Snow a new experience for Aussie exchange student

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Will Filipski, left, is playing host to Lachlan Maunder, who is visiting from Australia for about two months.

In the midst of one of the worst blizzards in recent memory, 16-year-old Lachlan Maunder’s flight was touching down in Calgary for a nearly eight-week Rotary Short-Term Exchange.

A resident of Jimboomba, Queensland, Australia, not far from Brisbane, Lachlan had seen snow “only in movies.” He’s certainly seen his share of snow now, one of many firsts he’s experienced early in his stay in Canada.

“The snow’s kind of fun but the cold can be annoying,” Lachlan says, having arrived in time for -40 C wind chills. Fortunately, he enjoyed an early Christmas celebration in Australia before leaving home, and a cousin from London gave what might be the best gift of all – a heavy winter coat.

Lachlan is attending classes at Calgary Christian Secondary School with his exchange host, Will Filipski, a Grade 10 student who stayed with the Maunder family for most of last July and August.

Lachlan has just completed Grade 11 and this exchange is happening during his summer break. While he’s not expected to complete any classroom assignments, he’s been tagging along to classes with Will or Will’s twin brother Chip. He’s welcome to participate in class, or quietly work on other things, like his iPad.

In his first two weeks at the school, he’s noticed many similarities in curriculum. Will’s class is studying Romeo and Juliet, something Lachlan studied last year.

He’s observed many differences in school as well. Calgary Christian Secondary is home to an ethnically diverse student population, more so than Lachlan’s school. With about 400 students Grade 7-12, it’s also less than half the size of the school Lachlan attends.

“This school is about as big as my grade,” Lachlan says. The campus is also quite different, with classroom space spread outdoors in separate buildings with no congested hallways.

 “There are paths that join the buildings but when it rains, it leaks where they join,” Lachlan says. “Sometimes you’ll have a waterfall to get to your class, but it doesn’t rain very often.”

Will takes Spanish class at Calgary Christian. In Australia, the second language instruction is offered in Japanese.

Lachlan says his school is also faith-based, but he finds a far deeper infusion of faith at Will’s school.

“We have three or four masses every year, and half the kids don’t care about the religion side of it,” Lachlan says. “They’re just there for the school.”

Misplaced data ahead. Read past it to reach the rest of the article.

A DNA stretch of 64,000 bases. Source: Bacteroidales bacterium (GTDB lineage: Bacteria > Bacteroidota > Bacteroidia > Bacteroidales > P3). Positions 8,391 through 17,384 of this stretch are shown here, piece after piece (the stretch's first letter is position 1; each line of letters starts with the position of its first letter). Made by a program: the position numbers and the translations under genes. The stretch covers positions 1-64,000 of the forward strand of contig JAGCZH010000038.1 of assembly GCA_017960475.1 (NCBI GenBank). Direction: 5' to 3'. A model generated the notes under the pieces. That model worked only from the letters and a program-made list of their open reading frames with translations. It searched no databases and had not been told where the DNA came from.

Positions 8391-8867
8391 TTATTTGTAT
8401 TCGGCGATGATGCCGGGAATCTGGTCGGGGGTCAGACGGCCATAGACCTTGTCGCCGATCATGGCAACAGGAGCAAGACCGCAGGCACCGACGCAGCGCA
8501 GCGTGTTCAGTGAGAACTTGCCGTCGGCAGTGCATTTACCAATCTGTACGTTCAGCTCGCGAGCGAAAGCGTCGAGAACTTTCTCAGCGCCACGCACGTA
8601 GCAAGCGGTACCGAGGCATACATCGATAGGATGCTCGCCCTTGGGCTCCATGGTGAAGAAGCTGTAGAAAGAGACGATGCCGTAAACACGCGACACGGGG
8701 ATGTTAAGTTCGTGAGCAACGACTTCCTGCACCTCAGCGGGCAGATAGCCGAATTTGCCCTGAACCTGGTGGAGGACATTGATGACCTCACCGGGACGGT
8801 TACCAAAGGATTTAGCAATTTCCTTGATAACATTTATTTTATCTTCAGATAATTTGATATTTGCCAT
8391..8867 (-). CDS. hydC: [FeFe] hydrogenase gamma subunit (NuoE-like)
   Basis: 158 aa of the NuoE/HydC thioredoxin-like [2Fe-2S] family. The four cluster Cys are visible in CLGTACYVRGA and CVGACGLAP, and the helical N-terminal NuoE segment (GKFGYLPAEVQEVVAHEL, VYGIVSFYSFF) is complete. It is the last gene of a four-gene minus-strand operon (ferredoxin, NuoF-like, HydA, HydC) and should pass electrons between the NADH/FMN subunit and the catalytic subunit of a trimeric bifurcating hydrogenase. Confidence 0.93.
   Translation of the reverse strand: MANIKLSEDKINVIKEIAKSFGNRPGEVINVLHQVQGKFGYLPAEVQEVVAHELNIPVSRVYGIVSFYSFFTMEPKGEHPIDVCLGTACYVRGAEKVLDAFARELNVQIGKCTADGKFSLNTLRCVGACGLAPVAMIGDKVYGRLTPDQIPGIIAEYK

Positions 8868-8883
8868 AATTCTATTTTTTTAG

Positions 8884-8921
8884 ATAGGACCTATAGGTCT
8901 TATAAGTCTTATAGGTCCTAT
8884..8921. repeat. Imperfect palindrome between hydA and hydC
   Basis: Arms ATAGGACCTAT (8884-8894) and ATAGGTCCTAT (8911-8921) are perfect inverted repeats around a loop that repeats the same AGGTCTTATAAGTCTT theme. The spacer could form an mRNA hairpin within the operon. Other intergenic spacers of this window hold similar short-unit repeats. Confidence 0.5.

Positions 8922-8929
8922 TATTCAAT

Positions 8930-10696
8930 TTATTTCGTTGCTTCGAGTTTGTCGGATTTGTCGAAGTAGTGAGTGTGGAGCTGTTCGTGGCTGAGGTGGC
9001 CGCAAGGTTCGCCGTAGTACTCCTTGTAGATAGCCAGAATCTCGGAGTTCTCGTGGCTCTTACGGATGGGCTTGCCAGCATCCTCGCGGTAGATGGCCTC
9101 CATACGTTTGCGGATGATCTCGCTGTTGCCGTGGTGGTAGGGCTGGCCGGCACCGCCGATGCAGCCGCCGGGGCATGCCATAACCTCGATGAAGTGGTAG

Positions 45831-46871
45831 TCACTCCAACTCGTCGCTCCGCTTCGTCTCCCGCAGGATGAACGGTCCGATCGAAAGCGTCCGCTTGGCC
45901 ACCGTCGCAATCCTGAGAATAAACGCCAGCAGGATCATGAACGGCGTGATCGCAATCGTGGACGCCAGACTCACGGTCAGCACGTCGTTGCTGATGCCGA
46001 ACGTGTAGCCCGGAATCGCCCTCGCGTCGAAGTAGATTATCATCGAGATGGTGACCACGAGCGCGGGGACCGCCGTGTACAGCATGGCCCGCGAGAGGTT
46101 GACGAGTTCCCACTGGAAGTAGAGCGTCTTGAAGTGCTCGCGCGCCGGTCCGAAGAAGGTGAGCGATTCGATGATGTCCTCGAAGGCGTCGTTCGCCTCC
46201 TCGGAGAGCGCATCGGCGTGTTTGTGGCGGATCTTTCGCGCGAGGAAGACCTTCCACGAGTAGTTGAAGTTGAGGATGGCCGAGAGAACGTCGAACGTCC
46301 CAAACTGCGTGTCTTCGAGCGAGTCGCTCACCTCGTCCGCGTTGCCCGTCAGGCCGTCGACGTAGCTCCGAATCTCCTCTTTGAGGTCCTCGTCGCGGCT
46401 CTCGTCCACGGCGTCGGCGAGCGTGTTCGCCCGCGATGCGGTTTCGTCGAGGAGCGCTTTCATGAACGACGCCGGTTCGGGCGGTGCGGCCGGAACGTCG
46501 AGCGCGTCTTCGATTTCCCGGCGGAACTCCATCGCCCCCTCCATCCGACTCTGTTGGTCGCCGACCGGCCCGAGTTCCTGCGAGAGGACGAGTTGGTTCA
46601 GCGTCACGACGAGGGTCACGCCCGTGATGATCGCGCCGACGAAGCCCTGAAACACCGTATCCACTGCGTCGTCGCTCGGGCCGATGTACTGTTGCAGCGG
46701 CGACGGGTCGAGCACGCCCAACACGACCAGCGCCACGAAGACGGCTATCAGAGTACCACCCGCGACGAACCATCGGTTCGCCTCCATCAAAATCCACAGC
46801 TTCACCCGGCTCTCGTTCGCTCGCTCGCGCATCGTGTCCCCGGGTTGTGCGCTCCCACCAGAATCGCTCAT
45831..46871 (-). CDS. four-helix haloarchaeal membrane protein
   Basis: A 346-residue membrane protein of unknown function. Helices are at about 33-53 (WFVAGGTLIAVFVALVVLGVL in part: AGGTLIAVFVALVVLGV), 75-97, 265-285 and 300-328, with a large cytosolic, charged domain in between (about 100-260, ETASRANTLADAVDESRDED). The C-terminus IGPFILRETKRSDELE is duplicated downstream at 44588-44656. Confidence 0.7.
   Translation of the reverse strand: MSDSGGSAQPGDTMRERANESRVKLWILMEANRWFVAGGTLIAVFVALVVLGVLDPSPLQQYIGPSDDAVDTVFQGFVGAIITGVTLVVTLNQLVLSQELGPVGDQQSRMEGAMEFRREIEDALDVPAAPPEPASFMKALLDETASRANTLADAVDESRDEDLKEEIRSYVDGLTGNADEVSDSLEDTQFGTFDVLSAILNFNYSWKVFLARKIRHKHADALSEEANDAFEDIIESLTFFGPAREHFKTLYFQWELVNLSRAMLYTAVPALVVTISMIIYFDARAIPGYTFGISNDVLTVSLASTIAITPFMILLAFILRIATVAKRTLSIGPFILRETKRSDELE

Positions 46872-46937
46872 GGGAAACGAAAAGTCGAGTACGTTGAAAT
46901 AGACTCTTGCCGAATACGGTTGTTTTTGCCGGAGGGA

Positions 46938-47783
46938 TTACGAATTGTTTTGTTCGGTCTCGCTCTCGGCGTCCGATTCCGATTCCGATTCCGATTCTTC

“The kids here actually care about it,” Will agreed.

At home, winter might bring low temperatures of -5 C, and Lachlan says there’s no “going to school in the dark and getting home in the dark.” The weather was an impressive part of Will’s visit to Australia.

“There’s no wind; that’s the main thing,” Will says.

“But you have no humidity here,” Lachlan counters. “It hangs around 60 per cent (at home).”

Early in his visit, Lachlan has already taken in some iconic Canadian places and activities. The family received Flames tickets from a friend, and not to just any game. The Flames played the Boston Bruins, bringing Jarome Iginla back to the Saddledome for the first time since being traded.

“The crowd went absolutely crazy,” Will says.

Aside from the atmosphere, Lachlan was struck by one thing: “The players wear armour!” Not even football (rugby) players in Australia wear that kind of protective gear, he says.

The boys also attended a corporate Christmas party at the Fairmont Banff Springs Hotel, staying up till 2 a.m.

Lachlan joined the Filipskis in cutting down a Christmas tree, an activity also new to Will, made even more of an adventure with a flimsy rope and Lachlan’s tying of a sheepshank knot.

Will’s parents, Terri and Chas Filipski, say the benefits of being a host family include the opportunity to explore and learn about your home country and forge friendships with another family far away. For Will, the challenge of travelling abroad alone at just age 15 was an opportunity to push out of his comfort zone.

“He seems more mature and assured of himself,” says Terri. “He has always been fairly independent, and now at almost 16, he is well on his way to becoming an independent, responsible adult.”

As part of the exchange, the teens have to make presentations to Rotary Clubs in their communities, sharpening their public speaking skills, Terri says.

School Principal Jason Kupery says the exchange provides benefits for many students at Calgary Christian.

“Having international students really sparks curiosity within our student population,” he says. “Seeing someone as young as Lachlan take that courageous journey across the sea inspires our students to travel themselves.”

The journey for Lachlan continues with plans for skiing, snowboarding and skating, taking in the Calgary Zoo lights display and visiting an ice sculpture competition. Lachlan heads back to Australia Jan. 23.